Before the commencement of the main events, Digital Earth Africa and Esri partnered on pre-conferences workshops sessions that highlighted latest technology trends on imagery, where to access it and what you can achieve with it; how to use freely accessible data and tools to gain insights and bring different datasets together for better decision-making.
One of the sessions explored an example of conservation with a detailed run-through of the Protect Area Management, which is being applied globally to ensure that humans and wildlife coexist sustainably. There was also a session on Free and Open Source Software for Geospatial (FOSS4G) where participants learnt basic information on FOSS4G software.
The conference kicked off with a keynote speech by the Minister of ICT and Innovation of Rwanda, Paula Ingabire, who described the platform as an opportunity to make Africa a global powerhouse, given the importance of GIS in effective planning and decision making, and in the everyday lives of the people.
The Coordinator of GMES and Africa and Space Science Expert at the African Union Commission, Dr Tidiane Ouattara, addressed the conference theme, “Innovation in Geospatial Technologies for Achieving Sustainable Development Goals in Africa”. Dr Ouattara said the theme resonates with the aspirations of the African Agenda 2063 and dwelt on how Africa is facing the dynamics, challenges, and imperatives of technological innovation to uplift the living conditions of people on the continent.
The biennial conference is the largest geospatial science and technology gathering on the continent. This year’s edition features technical discussions exploring the role of innovation in geospatial information and its implications in addressing the seventeen targets of the Sustainable Development Goals.
Images sourced from participants’ Tweets
Other highlights of the conference were keynote addresses by Esri’s general director for the Middle East and Africa, Sohail El Abd, who showed many examples of future development projects across Africa, and Dr Lee Schwartz, The Geographer, US Dept of State, on the work done by his office to help meet SDGs in Africa. Prof. Kirsten Kurland from Carnegie Mellon University, also highlighted the role of Earth observation in enhancing transport mobility.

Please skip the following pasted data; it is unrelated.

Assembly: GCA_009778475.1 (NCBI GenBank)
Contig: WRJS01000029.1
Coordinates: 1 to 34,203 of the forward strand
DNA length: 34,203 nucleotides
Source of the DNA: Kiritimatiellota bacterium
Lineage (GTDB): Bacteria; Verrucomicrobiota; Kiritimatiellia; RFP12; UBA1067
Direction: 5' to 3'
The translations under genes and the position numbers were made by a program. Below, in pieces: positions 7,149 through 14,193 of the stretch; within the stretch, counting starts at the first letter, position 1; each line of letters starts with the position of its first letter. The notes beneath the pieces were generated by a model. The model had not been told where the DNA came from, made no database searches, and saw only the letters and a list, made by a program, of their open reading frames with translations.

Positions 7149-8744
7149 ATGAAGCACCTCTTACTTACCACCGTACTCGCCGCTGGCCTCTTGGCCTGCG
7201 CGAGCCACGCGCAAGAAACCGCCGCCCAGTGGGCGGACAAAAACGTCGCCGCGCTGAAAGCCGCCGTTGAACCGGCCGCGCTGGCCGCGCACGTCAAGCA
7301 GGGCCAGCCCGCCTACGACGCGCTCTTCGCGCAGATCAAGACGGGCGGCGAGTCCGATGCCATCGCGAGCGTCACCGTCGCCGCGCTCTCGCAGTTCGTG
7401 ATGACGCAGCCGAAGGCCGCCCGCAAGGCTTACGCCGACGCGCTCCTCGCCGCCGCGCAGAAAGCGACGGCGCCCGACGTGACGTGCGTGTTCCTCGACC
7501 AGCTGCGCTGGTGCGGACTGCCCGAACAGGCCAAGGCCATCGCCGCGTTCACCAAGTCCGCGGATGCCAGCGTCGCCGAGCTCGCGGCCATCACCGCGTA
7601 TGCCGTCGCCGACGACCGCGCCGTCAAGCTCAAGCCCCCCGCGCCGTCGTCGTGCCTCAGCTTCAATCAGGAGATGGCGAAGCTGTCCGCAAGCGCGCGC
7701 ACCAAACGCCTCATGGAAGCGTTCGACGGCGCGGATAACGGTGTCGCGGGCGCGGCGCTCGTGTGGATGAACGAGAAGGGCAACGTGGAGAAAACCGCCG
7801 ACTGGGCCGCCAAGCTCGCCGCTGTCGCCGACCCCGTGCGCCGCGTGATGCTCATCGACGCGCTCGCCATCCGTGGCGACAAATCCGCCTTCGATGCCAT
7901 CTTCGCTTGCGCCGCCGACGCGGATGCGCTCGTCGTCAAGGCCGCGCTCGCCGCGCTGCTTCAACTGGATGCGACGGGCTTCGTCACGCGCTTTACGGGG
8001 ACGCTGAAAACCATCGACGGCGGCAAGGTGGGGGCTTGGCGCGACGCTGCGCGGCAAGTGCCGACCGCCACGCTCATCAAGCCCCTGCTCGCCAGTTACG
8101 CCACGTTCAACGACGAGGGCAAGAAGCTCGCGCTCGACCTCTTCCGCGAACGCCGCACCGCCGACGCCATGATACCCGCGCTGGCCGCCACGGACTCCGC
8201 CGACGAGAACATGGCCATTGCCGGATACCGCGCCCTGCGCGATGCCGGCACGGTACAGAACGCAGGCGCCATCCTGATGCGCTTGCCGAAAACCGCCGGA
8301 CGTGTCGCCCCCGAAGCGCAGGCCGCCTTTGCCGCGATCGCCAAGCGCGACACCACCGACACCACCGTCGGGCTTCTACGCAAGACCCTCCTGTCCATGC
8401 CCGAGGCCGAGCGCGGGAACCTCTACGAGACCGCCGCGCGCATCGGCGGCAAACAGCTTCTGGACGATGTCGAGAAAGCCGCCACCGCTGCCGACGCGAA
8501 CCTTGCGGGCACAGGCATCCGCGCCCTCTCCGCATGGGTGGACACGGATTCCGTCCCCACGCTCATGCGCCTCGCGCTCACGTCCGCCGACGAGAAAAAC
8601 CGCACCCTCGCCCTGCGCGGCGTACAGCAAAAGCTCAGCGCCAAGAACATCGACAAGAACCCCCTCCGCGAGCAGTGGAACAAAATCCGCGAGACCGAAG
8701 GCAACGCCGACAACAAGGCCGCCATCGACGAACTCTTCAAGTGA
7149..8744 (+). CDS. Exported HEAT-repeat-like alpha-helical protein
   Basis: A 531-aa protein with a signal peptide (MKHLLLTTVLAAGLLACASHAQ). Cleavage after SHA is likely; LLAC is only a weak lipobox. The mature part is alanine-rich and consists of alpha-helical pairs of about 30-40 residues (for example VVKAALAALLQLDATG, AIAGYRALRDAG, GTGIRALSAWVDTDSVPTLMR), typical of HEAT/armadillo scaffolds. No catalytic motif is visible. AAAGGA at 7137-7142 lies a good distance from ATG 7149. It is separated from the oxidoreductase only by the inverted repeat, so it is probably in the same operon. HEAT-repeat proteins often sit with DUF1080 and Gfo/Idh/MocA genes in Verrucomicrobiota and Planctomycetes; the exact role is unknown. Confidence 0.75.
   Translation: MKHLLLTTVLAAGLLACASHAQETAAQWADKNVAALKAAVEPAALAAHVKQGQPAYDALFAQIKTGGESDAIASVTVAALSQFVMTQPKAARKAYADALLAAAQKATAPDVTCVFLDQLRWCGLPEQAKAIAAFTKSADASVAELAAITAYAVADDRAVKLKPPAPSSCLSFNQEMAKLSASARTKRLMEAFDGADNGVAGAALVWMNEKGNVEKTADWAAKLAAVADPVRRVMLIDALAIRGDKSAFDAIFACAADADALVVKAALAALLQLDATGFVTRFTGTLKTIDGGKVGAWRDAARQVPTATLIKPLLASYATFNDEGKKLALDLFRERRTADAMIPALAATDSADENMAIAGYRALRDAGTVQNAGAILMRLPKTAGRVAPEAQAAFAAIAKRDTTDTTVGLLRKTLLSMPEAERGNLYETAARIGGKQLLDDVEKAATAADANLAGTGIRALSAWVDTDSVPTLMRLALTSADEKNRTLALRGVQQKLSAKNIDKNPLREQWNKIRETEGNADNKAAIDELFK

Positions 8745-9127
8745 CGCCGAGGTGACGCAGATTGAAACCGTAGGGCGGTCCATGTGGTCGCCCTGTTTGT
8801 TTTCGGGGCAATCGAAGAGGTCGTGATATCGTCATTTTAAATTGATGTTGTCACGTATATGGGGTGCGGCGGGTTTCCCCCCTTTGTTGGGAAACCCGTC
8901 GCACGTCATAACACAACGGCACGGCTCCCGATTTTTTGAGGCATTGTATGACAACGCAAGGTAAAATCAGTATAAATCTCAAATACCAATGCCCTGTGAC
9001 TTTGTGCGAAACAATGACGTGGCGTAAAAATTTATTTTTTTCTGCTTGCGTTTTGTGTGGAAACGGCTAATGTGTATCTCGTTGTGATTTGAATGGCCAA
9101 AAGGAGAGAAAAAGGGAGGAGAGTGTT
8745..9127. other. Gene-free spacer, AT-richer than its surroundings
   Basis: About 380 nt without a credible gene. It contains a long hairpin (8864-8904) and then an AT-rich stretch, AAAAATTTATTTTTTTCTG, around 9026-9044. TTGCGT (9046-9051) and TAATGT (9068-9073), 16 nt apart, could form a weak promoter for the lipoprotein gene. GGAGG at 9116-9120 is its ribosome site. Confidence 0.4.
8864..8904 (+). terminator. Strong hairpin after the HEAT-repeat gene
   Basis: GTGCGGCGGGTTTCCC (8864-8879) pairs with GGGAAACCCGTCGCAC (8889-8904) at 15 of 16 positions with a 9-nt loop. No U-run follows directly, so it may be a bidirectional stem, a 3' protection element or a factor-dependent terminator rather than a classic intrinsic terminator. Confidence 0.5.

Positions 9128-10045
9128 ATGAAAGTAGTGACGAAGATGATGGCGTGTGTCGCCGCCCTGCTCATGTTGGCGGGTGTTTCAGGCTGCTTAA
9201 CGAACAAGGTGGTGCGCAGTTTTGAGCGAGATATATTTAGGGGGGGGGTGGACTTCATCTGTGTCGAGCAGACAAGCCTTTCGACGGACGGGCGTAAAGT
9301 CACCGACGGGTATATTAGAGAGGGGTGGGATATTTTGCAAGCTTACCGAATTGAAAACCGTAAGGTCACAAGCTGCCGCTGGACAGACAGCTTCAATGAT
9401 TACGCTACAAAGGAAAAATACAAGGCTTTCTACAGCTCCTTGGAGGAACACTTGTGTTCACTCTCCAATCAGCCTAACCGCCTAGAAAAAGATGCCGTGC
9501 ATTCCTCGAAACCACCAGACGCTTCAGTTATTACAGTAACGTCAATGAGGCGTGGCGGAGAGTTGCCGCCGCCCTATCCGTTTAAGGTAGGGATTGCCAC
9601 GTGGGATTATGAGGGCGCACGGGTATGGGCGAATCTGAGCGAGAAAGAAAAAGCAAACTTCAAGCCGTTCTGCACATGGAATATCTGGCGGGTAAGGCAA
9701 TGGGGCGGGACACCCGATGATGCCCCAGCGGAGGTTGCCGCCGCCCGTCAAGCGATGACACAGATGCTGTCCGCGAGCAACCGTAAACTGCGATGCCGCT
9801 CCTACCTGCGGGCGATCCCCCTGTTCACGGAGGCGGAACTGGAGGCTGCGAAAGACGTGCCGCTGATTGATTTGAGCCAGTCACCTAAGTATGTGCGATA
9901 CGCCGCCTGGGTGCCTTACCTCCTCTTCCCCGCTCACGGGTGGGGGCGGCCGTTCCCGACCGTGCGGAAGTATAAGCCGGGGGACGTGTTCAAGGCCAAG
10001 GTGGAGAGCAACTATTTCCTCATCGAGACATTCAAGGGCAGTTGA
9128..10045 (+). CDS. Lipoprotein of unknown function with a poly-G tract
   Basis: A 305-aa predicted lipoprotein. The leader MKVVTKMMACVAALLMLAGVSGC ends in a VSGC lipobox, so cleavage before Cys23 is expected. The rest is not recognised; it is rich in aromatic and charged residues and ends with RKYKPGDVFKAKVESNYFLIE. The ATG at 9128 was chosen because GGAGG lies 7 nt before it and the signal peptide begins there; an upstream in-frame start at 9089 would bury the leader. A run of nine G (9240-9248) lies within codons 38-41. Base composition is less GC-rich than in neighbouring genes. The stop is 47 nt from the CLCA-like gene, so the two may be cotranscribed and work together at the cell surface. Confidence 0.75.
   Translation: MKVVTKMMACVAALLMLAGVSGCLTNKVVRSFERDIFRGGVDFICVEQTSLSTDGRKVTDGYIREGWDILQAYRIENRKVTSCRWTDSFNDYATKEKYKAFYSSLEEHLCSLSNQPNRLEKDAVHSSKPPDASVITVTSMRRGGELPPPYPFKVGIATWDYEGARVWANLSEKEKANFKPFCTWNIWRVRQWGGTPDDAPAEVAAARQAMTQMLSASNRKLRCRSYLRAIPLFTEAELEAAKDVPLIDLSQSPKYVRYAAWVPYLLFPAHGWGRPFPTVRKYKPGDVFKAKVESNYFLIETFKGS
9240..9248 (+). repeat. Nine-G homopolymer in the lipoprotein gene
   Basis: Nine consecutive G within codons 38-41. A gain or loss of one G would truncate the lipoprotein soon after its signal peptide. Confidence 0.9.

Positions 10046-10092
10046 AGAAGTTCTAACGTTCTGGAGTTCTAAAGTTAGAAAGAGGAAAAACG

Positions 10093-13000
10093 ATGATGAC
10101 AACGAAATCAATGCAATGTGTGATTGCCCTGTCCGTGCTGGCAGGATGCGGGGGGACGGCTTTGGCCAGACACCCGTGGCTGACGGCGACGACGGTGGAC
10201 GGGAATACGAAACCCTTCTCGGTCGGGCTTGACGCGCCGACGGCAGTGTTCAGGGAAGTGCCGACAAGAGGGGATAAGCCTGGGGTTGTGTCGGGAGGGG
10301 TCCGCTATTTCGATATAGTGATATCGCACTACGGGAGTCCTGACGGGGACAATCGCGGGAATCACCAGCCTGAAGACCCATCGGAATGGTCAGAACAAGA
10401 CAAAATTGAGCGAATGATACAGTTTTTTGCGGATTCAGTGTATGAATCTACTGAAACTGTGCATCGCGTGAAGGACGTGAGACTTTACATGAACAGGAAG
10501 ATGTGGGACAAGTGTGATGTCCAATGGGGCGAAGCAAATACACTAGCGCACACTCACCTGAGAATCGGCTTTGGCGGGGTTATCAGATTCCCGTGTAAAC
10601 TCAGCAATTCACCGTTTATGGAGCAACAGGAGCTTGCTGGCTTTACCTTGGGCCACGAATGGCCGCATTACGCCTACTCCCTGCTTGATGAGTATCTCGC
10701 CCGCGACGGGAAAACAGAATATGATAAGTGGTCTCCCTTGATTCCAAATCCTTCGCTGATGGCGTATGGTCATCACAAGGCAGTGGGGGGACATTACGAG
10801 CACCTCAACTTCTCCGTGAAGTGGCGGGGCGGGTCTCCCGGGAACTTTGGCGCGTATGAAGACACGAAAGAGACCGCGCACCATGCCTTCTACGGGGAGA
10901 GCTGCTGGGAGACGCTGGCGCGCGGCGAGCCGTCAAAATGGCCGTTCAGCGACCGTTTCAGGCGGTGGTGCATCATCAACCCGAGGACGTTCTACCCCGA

Addressing participants at the Digital Earth Africa’s smart solution for sustainable development session, Dr Adam Lewis, the Managing Director of Digital Earth Africa said Digital Earth Africa will track changes in lands and coasts to better understand natural resources to inform decisions on Sustainable Development Goals. In a workshop coordinated by the group, Dr Lewis explained how they are providing data to countries, who have expressed a need for better access and capacity for applying Earth Observation to development priorities.
The conference also featured an exhibition of different services offered by local and international companies related to GIS and remote sensing, a dinner ceremony and workshops by various groups and organisations.
The five-day conference ends today. Giving her closing remarks, Ms Fatina Mukarubibi, Permanent Secretary of Rwanda’s Ministry of Environment, and Guest of Honour to the event, lauded the critical role of geospatial technology to facilitate Rwanda in its decision making in different sectors and thanked the organising committee for making the event a success.
Ogechi Onuoha is a Cambridge Certified ESOL editor with a background in reporting, international relations, creative writing and adept in industry research and analysis. She is passionate about curating and evaluating the benefits/relevance of space to grassroots development and women’s participation in the space sector.